Alex Blaze

Teachers Have Sex Too

Filed By Alex Blaze | May 13, 2011 9:30 AM | comments

Filed in: Living
Tags: bisexual, child care, lesbian, lives, sex, straight, teachers

Tracey Clark-Flory at Salon rounds up a few recent stories about teachers are getting criticism and losing their jobs for their off-the-job sexual activity: sex-beast-teacher.jpg

At no point was Buranich, who writes erotica as Judy Mays, in danger of losing her job; sanely, the administration didn't actually consider disciplining her over her legal side-job. But there is clearly something irresistible about teachers with decidedly adult extracurricular activities, and many have not been so lucky as Buranich. In 2009, a Florida biology teacher was fired after photos of her in a bikini were discovered online (interestingly enough, after failing to find a new teaching job, she turned to porn). Earlier this year, a teacher in San Diego contested his firing over posting an ad -- with a photo of his face and his penis -- on Craigslist's men-seeking-men section. Last month, a high school secretary in Quebec was sacked after it was discovered that she had done porn; and just the month before, a Florida high school teacher was canned when her X-rated past surfaced. Then, of course, there's Melissa Petro who recently wrote in Salon about losing her job over her public admission of a sex work past.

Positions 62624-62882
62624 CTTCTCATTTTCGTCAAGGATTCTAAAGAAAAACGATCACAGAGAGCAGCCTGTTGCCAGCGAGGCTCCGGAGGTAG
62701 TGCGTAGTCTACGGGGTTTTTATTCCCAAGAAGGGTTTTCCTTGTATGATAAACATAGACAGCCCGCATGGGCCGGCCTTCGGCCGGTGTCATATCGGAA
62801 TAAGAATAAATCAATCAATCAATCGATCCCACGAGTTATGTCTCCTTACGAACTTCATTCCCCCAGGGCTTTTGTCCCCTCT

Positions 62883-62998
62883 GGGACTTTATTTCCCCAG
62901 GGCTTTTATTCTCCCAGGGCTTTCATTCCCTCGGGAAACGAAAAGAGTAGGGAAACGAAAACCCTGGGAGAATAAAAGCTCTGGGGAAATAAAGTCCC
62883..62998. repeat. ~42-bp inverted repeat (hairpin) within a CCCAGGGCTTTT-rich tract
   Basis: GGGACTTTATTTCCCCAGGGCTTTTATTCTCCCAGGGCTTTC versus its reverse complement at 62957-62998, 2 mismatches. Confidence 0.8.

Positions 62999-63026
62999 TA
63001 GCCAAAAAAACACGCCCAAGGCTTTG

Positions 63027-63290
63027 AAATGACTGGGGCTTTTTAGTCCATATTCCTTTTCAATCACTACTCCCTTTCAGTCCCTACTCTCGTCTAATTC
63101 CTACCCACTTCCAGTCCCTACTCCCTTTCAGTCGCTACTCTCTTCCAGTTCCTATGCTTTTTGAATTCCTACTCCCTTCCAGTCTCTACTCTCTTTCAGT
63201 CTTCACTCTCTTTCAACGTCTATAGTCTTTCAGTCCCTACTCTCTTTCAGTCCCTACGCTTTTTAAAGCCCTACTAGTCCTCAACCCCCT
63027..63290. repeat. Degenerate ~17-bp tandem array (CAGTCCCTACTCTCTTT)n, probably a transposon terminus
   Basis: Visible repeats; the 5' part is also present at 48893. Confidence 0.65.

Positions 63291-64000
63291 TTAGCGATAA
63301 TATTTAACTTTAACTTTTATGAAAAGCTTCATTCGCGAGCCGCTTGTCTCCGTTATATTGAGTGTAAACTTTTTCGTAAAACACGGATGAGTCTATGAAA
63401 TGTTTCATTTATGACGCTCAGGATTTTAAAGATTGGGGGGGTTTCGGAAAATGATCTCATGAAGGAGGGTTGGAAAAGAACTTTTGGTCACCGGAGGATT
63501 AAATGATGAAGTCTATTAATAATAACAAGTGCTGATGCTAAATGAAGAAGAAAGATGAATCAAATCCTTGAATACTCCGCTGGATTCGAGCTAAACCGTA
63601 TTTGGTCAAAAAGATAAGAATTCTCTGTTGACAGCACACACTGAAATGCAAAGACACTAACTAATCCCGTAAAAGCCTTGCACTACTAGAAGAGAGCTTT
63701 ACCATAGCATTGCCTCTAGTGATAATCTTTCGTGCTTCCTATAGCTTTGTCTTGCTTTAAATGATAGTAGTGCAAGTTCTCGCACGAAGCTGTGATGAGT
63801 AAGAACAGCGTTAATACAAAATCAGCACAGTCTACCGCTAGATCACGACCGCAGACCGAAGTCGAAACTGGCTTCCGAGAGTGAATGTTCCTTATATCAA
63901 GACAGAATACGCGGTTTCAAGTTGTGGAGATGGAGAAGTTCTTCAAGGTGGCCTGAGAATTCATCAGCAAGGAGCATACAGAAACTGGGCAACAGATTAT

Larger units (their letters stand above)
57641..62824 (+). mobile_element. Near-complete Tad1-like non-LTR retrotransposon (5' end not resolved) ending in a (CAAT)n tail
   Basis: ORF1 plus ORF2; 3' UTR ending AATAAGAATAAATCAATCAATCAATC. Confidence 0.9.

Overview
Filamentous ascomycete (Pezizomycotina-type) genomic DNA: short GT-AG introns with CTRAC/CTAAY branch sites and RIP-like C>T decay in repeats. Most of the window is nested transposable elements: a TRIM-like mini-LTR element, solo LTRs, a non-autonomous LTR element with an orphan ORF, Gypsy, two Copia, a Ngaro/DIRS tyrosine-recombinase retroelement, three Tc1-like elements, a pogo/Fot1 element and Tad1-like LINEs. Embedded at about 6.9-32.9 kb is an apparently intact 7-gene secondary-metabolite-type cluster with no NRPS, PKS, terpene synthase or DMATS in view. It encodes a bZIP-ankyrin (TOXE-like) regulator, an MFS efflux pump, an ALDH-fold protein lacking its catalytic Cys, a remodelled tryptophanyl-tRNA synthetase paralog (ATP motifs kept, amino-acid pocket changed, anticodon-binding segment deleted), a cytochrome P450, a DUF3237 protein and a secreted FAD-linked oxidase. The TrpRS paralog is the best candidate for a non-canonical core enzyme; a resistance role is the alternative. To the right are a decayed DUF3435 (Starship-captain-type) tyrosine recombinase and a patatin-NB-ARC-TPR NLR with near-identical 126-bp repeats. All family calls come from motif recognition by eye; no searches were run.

The issue isn't that there are more teachers who are having sex than there were before. Contrary to popular belief, teachers don't stop existing after school hours and, like everyone else, they're entitled to pleasure in their off-hours.

What has changed is that, with the internet, it's a lot easier to find out that a teacher has sex in their free time. While I was in school, the only sign that a teacher had had sex was if she became pregnant or if a male teacher talked about his wife getting pregnant. That's it.

They were cheered on instead of fired, but that's probably because it was the sort of sex our puritanical culture allowed anyone to participate in: marital, heterosexual sex for the purposes of procreation. This inherently puts a gay and lesbian teacher at a disadvantage as having a relationship at all is a sign of engaging in sex for pleasure, and that's why schools fire teachers who come out and grad schools tell young LGB teachers it's better just to stay in the closet.